All the posts from Bruce Sterling’s Dead Media project of 20 years ago have been collected and released as a free 921-page ebook.
Back in 1995 Sterling offered a “crisp fifty-dollar bill” to the first person to write and publish a project he and Richard Kadrey had dreamed up — a handbook “about media that have died on the barbed wire of technological advance, media that didn’t make it, martyred media, dead media…”
Such as: the phenakistoscope. The teleharmonium. The Edison wax cylinder. The stereopticon. The Panorama. Early 20th century electric searchlight spectacles. Morton Heilig’s early virtual reality. Telefon Hirmondo. The various species of magic lantern. The pneumatic transfer tubes that once riddled the underground of Chicago. Was the Antikythera Device a medium? How about the Big Character Poster Democracy Wall in Peking in the early 80s?
But somebody else would have to do it, explained Sterling, because “[we], after all, are just science fiction writers who spend most of our time watching Chinese videos, reading fanzines and making up weird crap.”
When nobody stepped forward (big surprise) Sterling appealed for help collecting stories and notes about dead media. These were hosted at Deadmedia.org and eFanzines’ Bill Burns was one of the participants. Burns described an example of dead media in USA Today’s 1997 story about the website:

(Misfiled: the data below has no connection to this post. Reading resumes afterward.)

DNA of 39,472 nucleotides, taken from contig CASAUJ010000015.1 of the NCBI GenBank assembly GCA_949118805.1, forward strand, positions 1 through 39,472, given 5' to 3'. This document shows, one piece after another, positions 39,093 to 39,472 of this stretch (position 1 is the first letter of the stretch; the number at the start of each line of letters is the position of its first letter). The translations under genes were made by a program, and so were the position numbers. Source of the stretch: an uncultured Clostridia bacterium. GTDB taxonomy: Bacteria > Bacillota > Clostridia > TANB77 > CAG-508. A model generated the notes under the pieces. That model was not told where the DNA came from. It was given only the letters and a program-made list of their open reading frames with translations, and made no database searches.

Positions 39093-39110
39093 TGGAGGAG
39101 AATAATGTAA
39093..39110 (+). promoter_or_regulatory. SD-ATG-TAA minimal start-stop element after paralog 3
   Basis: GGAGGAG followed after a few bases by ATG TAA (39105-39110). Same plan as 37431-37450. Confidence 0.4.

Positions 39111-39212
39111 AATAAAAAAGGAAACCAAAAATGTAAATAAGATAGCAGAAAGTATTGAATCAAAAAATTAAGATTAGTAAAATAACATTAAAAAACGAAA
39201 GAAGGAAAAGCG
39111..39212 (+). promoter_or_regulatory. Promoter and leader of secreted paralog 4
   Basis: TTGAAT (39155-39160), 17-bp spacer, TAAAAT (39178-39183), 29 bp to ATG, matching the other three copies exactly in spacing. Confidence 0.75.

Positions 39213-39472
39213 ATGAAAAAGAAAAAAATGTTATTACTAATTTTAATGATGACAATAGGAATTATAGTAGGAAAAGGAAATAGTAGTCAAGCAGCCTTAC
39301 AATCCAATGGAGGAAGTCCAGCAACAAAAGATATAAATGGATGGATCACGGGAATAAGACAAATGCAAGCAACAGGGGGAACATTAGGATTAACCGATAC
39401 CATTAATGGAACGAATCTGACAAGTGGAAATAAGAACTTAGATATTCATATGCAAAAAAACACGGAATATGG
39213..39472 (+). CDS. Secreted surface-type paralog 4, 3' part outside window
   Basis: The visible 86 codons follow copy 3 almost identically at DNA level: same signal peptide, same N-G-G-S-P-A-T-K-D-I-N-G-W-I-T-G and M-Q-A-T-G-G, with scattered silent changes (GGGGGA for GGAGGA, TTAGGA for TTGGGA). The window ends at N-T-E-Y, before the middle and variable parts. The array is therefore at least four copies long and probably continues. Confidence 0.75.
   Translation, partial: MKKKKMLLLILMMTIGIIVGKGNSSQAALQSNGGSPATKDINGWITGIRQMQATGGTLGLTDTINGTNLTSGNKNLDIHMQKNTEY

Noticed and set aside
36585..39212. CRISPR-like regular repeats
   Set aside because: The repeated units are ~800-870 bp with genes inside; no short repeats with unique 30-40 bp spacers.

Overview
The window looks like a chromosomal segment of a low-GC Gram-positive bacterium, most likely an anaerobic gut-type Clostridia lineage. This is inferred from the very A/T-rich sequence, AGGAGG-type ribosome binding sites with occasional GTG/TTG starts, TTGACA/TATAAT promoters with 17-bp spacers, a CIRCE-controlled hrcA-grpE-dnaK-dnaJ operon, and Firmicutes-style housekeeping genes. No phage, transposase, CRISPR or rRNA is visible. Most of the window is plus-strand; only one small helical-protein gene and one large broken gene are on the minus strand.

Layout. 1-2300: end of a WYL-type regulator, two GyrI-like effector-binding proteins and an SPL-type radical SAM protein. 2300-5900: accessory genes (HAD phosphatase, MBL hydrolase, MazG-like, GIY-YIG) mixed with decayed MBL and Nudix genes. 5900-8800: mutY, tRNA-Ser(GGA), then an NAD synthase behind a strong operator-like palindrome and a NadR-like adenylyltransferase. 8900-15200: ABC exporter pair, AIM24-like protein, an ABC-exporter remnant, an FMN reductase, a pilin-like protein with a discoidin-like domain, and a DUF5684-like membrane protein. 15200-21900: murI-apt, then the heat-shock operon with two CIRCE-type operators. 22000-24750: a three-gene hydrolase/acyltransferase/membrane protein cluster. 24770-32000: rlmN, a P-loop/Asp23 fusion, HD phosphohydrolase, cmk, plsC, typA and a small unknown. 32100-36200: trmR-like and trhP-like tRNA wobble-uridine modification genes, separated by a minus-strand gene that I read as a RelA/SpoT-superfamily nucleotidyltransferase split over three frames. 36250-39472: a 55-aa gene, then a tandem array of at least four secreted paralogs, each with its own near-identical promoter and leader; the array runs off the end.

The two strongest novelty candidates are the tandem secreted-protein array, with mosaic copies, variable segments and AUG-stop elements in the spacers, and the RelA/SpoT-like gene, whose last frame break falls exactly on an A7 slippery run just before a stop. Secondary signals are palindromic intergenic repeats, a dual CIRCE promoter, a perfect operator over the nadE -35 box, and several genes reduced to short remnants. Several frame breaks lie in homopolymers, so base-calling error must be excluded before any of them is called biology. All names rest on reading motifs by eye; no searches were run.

The notes illustrate something often lost in today’s relentless barrage of technological hype: Innovations that were once the latest and greatest can vanish without a trace.
Who remembers the Regina players that once filled homes, bars and hotels with music? A cross between a record player and a music box, they were 20-inch metal disks that interacted with tiny sprockets that in turn twanged small tone bars. The players required no electricity, merely a good strong arm to crank them up.
“They lasted from the 1890s to about 1912,” says Bill Burns, an engineer on Long Island who collects them. “All the popular tunes of the day came out on these stamped steel or zinc disks. It was an entire industry.” Gone without a ripple, in the wake of the phonograph.
[Thanks to Bill Burns for the story.]